Community Forest Certificates in Myanmar, alternative dispute resolution training in Zimbabwe, upcoming events and more.
Plotlines - Landesa's monthly newsletter

Investing in Myanmar’s forests and communities

TANINTHARYI REGION – In Myanmar, Landesa is working alongside national and regional governments to secure the land rights of hundreds of thousands of indigenous people, many of whom live in community forests. Ensuring communities have rights over the forests in which they live helps protect their access to and use of land, preserve long-held cultural practices, and conserve forests and wildlife habitats.

Ma Phyu next to her nursery

Meet Ma Phyu. She lives in a community forest in Myanmar, and has a nursery in which she grows native trees (pictured above), which will bolster her family’s income and preserve the forest.

In 1999, Ma Phyu and her village were displaced by conflict. Many villagers relocated to a new area and began farming again, not knowing that the land was within protected forests. When Landesa began working with the Forest Department to provide secure land rights to forest communities in Myanmar, Ma Phyu’s village received a certificate protecting their right to farm legally in the forests. Now, Ma Phyu is the secretary of her village’s Forest Management Committee and she is encouraging other women to step into leadership roles.  

“Before we always had to worry about whether our farms would be removed or if we would be sued for trespassing. Now, I am confident…& dare to announce to anyone that this is my farm."

Tomorrow, May 8th, is GiveBIG. Schedule your gift today, or donate tomorrow, to help communities in Myanmar protect vulnerable forests.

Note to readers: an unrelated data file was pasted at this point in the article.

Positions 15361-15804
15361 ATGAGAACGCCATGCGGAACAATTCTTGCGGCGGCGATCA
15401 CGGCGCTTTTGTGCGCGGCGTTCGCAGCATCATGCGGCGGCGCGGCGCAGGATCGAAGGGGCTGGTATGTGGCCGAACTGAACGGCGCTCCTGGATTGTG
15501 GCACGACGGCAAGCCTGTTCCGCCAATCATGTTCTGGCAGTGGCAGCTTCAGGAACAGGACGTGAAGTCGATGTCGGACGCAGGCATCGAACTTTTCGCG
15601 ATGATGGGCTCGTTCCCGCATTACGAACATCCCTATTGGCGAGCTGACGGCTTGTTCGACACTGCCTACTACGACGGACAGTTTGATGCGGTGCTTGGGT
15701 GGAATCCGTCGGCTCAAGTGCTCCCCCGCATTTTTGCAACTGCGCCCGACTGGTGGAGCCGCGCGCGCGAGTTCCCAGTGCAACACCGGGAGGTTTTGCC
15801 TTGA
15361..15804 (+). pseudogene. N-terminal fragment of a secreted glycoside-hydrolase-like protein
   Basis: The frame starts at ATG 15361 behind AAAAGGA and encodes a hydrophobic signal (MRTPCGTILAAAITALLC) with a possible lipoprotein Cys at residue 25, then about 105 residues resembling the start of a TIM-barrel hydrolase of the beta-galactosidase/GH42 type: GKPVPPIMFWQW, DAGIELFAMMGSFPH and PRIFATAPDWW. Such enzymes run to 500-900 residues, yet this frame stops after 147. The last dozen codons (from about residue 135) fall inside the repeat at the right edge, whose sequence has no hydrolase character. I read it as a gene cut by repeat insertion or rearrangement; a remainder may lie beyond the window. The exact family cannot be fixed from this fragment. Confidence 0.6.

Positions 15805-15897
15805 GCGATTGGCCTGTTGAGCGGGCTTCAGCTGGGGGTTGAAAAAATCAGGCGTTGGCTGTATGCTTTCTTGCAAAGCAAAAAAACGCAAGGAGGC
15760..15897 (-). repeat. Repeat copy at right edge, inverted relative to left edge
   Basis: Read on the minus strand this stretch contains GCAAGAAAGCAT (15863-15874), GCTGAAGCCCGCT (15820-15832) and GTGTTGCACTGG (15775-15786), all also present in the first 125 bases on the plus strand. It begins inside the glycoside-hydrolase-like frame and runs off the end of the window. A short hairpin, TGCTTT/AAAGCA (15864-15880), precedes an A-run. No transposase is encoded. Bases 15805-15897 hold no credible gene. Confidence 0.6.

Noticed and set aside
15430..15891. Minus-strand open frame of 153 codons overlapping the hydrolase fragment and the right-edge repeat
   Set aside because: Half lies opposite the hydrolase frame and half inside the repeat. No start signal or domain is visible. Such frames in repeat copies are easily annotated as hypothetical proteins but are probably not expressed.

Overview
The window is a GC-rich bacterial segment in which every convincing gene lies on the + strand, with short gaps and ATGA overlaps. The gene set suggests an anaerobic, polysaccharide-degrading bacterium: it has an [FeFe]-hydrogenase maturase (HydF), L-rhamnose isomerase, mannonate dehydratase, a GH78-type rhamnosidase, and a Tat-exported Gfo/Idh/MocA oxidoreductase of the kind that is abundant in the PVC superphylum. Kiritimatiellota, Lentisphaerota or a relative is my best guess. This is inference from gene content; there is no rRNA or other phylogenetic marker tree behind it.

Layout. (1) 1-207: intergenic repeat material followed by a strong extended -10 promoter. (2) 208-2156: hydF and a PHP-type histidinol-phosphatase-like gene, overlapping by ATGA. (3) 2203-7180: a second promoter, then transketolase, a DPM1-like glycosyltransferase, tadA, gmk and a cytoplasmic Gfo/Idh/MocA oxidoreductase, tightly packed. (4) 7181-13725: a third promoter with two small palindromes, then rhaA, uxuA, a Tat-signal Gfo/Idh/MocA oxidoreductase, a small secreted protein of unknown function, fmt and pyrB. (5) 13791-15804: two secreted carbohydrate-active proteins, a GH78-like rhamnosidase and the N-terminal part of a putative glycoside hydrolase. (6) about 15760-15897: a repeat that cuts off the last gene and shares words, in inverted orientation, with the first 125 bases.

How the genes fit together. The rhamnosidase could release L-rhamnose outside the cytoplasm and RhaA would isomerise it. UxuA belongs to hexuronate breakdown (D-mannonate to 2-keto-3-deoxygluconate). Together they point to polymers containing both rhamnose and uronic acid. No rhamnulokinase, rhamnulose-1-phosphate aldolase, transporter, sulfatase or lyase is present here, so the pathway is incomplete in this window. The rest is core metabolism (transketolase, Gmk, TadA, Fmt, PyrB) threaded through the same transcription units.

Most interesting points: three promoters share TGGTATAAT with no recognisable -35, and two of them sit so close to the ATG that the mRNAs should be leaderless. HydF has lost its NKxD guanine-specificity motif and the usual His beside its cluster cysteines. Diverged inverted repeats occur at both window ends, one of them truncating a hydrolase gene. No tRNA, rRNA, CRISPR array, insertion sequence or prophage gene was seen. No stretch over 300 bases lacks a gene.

Strengthening land governance and dispute resolution in Zimbabwe

Group photo at ADR training in Zimbabwe

HARARE – In March, Landesa and Collaborative Decision Resources Associates conducted a 5-day Alternative Dispute Resolution (ADR) workshop for the Zimbabwe Land Commission, the government's recently formed land administration body.

The training focused on comparison of alternative dispute resolution approaches, Zimbabwe's land governance framework, mediation processes and conflict resolution simulations. The workshop was the first of its kind held to build capacity of members on how to resolve disputes through mediation instead of litigation. Thirty-eight participants completed the training, seventeen of whom were women, in a great step for Landesa's engagement in Zimbabwe. 

"It is indeed important for the Zimbabwe Land Commission to enhance its capacity on resolving disputes, using various skills as provided for in various ADR mechanisms."

- Chairwoman Tendai Bare
Zimbabwe Land Commission


China eyes further reforms to land laws

Landesa Founder Roy Prosterman and Deputy Minister of Agriculture and Rural Affairs Jun Han

BEIJING – In April, Landesa founder Roy Prosterman met with Jun Han, Deputy Minister of China’s Ministry of Agriculture and Rural Affairs, to discuss ongoing efforts to strengthen the land rights of millions of farmers. The meeting follows landmark reforms in China late last year that helped strengthen the land rights of 240 million rural households.

According to an article in Farmers Daily, a Chinese agricultural newspaper, Deputy Minister Han applauded Landesa for the studies it has carried out on land reforms in China for decades and the valuable recommendations Landesa made to the government. 


Landesa at Women Deliver 2019

Women Deliver 2019 - A critical moment for gender equality

VANCOUVER – From June 3-6, we'll be at Women Deliver, the largest global conference on gender equality and the health, rights, and wellbeing of girls and women.

If you're attending the conference, be sure to stop by our booth, June 2nd Side Event and June 4th Power Talk.

Faiza Duale, Winter/Spring 2019 Intern

Faiza Duale, Winter/Spring 2019 Intern

Landesa's Center For Women's Land Rights is lucky to have Faiza Duale, a Sustainable International Development LL.M. student at UW Law, as our current intern. She is conducting research on implementation of formal inheritance law in Kenya.

Faiza was drawn to Landesa due to her interest in and passion for women’s rights. She has worked as an advocate of the High Court of Kenya, a Protection Officer at the Dadaab Refugee Camp, and founded the Frontier Counties Development Council (FCDC) to aid marginalized counties' relationships with development donors.

“My experience at Landesa has been wonderful as I have learnt a lot both from the work I have engaged in while here and from all the amazing staff at Landesa. I also enjoyed being given the independence to participate in the projects that were most beneficial to my growth and learning.”